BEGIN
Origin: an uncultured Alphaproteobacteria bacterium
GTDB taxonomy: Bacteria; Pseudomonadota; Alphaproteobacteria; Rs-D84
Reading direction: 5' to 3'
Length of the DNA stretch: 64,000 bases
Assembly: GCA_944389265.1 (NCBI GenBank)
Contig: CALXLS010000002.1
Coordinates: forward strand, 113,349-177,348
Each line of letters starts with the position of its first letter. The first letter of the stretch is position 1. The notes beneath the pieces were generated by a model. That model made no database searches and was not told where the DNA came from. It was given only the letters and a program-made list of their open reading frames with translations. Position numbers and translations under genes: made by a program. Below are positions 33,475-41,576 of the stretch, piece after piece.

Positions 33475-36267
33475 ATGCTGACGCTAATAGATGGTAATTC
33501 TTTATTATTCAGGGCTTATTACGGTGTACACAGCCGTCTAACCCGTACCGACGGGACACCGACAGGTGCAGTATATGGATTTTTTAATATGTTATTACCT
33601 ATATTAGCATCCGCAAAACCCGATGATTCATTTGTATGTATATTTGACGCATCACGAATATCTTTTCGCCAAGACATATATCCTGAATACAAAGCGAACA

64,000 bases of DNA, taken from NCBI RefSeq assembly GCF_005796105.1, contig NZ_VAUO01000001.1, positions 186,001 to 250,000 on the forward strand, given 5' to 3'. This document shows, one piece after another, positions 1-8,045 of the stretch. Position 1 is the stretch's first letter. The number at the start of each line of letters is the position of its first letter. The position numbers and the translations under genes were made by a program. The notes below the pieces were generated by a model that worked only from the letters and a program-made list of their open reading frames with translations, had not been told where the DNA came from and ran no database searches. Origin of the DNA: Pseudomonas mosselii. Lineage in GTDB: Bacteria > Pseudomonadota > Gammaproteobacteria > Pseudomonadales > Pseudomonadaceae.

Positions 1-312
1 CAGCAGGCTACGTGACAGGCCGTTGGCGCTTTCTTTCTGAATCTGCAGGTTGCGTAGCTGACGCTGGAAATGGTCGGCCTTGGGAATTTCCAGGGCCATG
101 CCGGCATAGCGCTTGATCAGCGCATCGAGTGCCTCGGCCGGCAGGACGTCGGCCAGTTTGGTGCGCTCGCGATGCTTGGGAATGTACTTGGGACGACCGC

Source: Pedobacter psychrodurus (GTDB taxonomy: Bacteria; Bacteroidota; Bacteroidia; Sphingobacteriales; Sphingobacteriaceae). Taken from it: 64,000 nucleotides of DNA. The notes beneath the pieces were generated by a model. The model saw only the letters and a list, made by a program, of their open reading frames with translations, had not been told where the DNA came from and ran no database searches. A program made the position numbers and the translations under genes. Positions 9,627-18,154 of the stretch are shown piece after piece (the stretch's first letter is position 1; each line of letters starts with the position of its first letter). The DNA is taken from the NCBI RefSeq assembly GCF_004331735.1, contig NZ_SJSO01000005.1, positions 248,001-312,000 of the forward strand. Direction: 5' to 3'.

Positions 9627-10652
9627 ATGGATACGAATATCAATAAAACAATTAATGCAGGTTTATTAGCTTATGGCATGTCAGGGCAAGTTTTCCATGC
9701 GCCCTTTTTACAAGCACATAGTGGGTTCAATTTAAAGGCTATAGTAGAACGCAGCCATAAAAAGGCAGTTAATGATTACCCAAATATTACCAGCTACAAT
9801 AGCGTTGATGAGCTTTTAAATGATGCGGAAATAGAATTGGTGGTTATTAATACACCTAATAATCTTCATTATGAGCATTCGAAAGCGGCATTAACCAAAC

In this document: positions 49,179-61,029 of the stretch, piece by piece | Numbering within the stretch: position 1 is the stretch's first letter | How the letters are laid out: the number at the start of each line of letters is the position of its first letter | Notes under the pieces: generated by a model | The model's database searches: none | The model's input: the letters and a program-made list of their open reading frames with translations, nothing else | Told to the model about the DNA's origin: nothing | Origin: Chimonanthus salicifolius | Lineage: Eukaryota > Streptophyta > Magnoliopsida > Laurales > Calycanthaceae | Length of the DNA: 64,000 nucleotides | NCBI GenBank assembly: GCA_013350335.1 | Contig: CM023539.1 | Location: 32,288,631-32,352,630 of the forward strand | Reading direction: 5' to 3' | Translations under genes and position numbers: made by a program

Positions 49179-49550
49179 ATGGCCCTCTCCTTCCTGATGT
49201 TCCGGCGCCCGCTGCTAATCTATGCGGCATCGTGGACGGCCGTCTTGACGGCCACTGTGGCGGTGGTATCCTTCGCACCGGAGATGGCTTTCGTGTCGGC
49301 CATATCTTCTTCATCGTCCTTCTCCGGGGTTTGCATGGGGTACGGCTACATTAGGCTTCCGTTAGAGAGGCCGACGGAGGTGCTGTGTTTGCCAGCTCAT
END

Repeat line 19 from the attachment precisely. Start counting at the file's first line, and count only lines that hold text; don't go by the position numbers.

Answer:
9627 ATGGATACGAATATCAATAAAACAATTAATGCAGGTTTATTAGCTTATGGCATGTCAGGGCAAGTTTTCCATGC